When Abdellatif Kechiche chose to adapt Julie Maroh’s graphic novel Blue Is the Warmest Colour to the screen no one, including the filmmaker himself, could have anticipated the tidal wave of press — both good and bad — that awaited the film’s release.
The film, which won the Grand Prix for Kechiche, along with his two leading actors, at the 2013 Cannes Film Festival, was plagued with controversy from the moment it premiered. The same day the film screened at Cannes, the French Film Union (Spiac-CGT) released a statement condemning the gruelling working conditions on the set and noting a violation of labour codes (they also described the atmosphere of the shoot as “bullying”).
Then Maroh posted a long piece on her blog criticizing the lesbian sex scenes in the film as ridiculous and exploitive, as well as pointing out that no lesbians were involved in the making of the film in any way, shape or form. If that weren’t enough, while doing a media tour in the US, the two lead actors, Léa Seydoux and Adèle Exarchopoulos were forthright about how “horrible” the shooting was. They said Kechiche made their lives a living nightmare by requesting endless takes. Seydoux went as far as to state that she felt as exploited as a prostitute for having to film a graphic 10-minute sex scene.
A few weeks before the film’s commercial release, Kechiche said that the film’s reputation “has been soiled” and that it should never be released. A bitter back and forth between the actors and the director followed, which culminated in an open letter in a French newspaper in which Kechiche threatened Seydoux with a lawsuit.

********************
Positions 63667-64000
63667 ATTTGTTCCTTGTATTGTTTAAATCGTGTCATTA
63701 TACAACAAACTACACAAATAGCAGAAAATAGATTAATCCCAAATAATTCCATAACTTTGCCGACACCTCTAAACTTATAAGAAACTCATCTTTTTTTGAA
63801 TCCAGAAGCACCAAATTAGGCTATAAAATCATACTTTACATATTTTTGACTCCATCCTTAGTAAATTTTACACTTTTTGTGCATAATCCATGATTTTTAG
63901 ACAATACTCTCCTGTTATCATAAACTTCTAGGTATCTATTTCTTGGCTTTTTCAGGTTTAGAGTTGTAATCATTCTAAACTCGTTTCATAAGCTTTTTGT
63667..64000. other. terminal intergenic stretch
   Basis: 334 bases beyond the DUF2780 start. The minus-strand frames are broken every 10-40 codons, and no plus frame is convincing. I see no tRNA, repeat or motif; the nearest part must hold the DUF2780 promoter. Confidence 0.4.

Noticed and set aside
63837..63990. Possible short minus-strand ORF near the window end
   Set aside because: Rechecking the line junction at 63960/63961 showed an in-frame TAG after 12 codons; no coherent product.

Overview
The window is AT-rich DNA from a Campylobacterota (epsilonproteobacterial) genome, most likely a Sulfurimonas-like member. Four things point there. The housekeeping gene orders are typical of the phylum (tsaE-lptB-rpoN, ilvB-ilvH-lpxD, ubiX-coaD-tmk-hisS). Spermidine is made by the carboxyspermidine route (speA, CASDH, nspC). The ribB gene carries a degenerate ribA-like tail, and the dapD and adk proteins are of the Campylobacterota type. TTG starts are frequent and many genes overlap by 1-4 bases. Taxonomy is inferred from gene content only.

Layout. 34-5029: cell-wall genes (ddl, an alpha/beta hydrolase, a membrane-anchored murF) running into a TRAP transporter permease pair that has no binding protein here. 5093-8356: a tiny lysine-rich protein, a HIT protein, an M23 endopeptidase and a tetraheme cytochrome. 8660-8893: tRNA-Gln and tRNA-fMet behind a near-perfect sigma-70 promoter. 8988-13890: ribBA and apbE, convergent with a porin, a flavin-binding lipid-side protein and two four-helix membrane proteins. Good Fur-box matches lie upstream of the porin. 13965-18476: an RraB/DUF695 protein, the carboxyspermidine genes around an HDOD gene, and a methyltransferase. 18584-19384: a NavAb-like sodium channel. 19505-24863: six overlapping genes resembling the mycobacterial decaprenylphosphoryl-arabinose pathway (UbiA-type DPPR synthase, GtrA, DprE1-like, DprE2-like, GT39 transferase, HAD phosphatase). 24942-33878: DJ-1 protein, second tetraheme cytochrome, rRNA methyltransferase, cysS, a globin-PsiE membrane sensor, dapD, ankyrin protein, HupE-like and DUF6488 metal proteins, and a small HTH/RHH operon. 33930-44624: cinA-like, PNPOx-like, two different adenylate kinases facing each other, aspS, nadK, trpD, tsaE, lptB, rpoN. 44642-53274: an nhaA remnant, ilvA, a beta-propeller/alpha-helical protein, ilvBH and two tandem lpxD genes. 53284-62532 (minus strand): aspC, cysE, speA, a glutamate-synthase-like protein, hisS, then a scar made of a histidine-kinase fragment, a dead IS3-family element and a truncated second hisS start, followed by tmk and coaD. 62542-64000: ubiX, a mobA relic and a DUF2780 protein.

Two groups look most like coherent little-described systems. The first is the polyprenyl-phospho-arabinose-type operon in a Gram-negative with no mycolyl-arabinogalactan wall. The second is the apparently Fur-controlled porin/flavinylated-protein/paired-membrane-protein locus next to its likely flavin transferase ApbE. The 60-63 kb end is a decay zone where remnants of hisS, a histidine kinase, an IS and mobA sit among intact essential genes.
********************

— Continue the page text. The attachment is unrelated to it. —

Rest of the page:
In the context of this public, and very bitter, discourse it would sound ludicrous to state that Blue Is the Warmest Colour (La Vie d’ Adèle) is a masterful, nuanced work of art about love, yet it is. Blue Is the Warmest Colour is a subtle character study about a young woman’s coming of age, and coming out of the closet, that Steven Spielberg called one of the great love stories of all time.
At this year’s Toronto International Film Festival, Kechiche, in an interview with Daily Xtra, was thoughtful and chose his words carefully, describing his work as a “movie that the main theme is about romantic passion and in that you have the rupture of the breaking of the love.”
Kechiche quickly dismissed Maroh’s criticisms of the same-sex scene, noting he'd had an earlier interview with a lesbian journalist who told him she recognized herself in those scenes. And, he added, with an irritated laugh, “I think she had way more experience than Julie Maroh.”
One can only hope that audiences will ignore the circus surrounding the film and allow themselves to experience the sensual film in a quiet movie theatre.
Read more coverage of Blue Is the Warmest Colour.
Blue Is the Warmest Colour opens in Toronto and Vancouver on Nov 8 and in Ottawa on Nov 15.